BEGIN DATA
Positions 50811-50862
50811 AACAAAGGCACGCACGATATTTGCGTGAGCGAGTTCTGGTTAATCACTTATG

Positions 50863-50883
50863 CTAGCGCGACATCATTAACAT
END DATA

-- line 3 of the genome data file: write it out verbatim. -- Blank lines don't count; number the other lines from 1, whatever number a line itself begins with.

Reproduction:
Positions 50863-50883